By Lauren Smart
By Jane R. LeBlanc
By Lauren Smart
By Elaine Liner
By Jim Schutze
By Rachel Watts
You will have been so enthralled by Chapter 11 and its account of Jerry Jones' drunken womanizing that you surely will have plopped your butt down on the Barnes & Noble carpet to read more--about shady business deals, a caffeine addiction that leaves Jones wild-eyed even when he isn't drinking, and assorted other strange behaviors.
In short, this book's filled with fascinating stuff (notwithstanding News columnist Barry Horn's recent dismissal of all but Chapter 11 as old news).
But just as juicy as the book is the story of how Jones sought to sanitize its contents.
Jones would not speak directly to the Observer about the book or Dent's comments, though he did respond to some questions through his attorney. Jones has told other reporters (without getting specific) that there are inaccuracies in every chapter. But Jones' bizarre quest (as described by Dent) to purge damning material says something. You are free to determine just what.
It started in early June. That's when Jerry had his son Stephen, a Cowboys vice president, meet Dent in the parking lot of Prime Sports Radio, the national network based in Irving where Dent is an on-air personality.
"He said, 'Dad has to talk to you,'" recalls Dent. "Then he said, 'Think about how this is going to hurt my mother.'
"I told him, 'Your dad should have thought about that a long time ago.'"
About this time, Richard Cass, a prominent Washington, D.C., attorney with Wilmer, Cutler &Pickering who was representing Jones, had begun writing letters to Adams Publishing, the Boston publisher of the book, asking to review the manuscript before publication--a request Adams denied. In the letters, recalls Dent, Jones' attorney said the Cowboys owner was contemplating legal action because the book was full of errors. "At this time, no one had seen the book," said Dent. "They couldn't have known if it was full of errors.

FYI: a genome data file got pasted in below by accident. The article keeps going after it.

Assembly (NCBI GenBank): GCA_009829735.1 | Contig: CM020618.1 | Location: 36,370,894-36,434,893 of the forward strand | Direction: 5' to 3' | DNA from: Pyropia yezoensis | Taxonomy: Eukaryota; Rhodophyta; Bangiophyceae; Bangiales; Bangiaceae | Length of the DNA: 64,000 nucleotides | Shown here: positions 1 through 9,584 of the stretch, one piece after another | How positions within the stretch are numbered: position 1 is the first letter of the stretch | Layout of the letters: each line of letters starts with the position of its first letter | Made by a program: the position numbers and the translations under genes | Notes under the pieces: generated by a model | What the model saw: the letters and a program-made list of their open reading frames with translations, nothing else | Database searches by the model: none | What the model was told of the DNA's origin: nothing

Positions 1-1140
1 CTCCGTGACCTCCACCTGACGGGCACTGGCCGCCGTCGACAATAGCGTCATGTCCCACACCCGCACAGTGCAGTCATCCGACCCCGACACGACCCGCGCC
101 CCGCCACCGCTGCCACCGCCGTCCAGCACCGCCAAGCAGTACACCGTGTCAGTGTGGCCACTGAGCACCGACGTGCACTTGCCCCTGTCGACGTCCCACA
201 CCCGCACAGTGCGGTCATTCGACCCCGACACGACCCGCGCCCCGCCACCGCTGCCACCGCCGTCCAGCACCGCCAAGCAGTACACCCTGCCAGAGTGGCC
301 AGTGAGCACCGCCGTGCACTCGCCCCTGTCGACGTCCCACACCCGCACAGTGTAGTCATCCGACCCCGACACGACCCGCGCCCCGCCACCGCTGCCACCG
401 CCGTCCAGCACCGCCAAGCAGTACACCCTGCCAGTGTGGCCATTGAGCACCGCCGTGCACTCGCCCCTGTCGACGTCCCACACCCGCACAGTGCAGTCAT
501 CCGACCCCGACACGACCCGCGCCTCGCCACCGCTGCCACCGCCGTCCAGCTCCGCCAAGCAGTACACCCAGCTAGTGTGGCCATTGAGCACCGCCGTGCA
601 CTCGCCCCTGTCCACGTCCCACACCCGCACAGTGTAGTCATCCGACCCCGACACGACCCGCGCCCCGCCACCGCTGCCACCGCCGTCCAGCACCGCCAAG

"My publisher started sending me queries wanting to know how many sources I had on each thing. It was like a hundred questions at a time. Here I had just finished this book and you breathe this sigh of relief. Then they decided I needed to meet with Jones."
That's when things got really funny.
Jones had known Dent was writing the book for some time. The writer says Jones spoke to him for a total of more than 12 hours as the project proceeded.
But Jones' concern apparently began to mount last spring and early summer, when word filtered through the Valley Ranch grapevine that the book contained information on Jones' rather prolific social life.
Jones wanted to meet with Dent with lawyers present. Dent says his publisher vetoed the idea--but he preferred to meet with Jones anyway by himself, just man-to-man. On July 3, Dent said, he reached Jones in Florida. A meeting was set for July 6 in Dallas. Dent was insistent that the meeting not be at Valley Ranch, but on neutral turf.
"So he came to this building," says Dent, referring to Prime Sports' Las Colinas office. "His car was out there in the fire lane. He first said for me to follow him over [across the street to the Omni Mandalay Hotel]; he wanted to get his car out of the fire lane. Then he said, 'You're gonna drive.'
"Well, I drive an '85 Caprice Classic, wrecked, with a dent in the front. It's got McDonald's coffee cups all over the floor. It smelled bad. Newspapers all over the back. Typical inside-of-car like people in our business have. But he wants to go in my car."
Jones left his Cadillac with the valet attendant at the Omni, climbed into Dent's wreck, and they took off down the road. That's when the Cowboys owner showed him the tape recorder detector. "He shows it to me like he's proud of it," laughs Dent. "It had one of those little red lights on it, like a radar detector. I said, 'Well, let's try it out.'
"So I pulled a tape recorder out of my pocket, turned it on, and sure enough that light went off.
"Then he said, 'Now this is how we're gonna do this.' (And picture all this in Jerry's best snappy little, preachy country-boy voice.)
Jones asked him to name six places he'd want to go for this meeting. Dent named several bars, including TGI Friday's, Bennigans, Frijoles, and the bar at the Omni. Jerry was sitting in the collage of old coffee cups and yellowed sports sections, writing every choice down on a legal pad.
Then Jones flipped the page. "He rewrote the name of one of them at the bottom, covered it with his hand, and turned his head to the side. Then he hands it over to where I can see it, and uncovers the name he has rewritten.
"'See that,' he said. 'That's where we're goin'.
"It was the Omni, where we were in the first place, and now we're two miles down the road from it. So I turn the car around, and we go back to the Omni."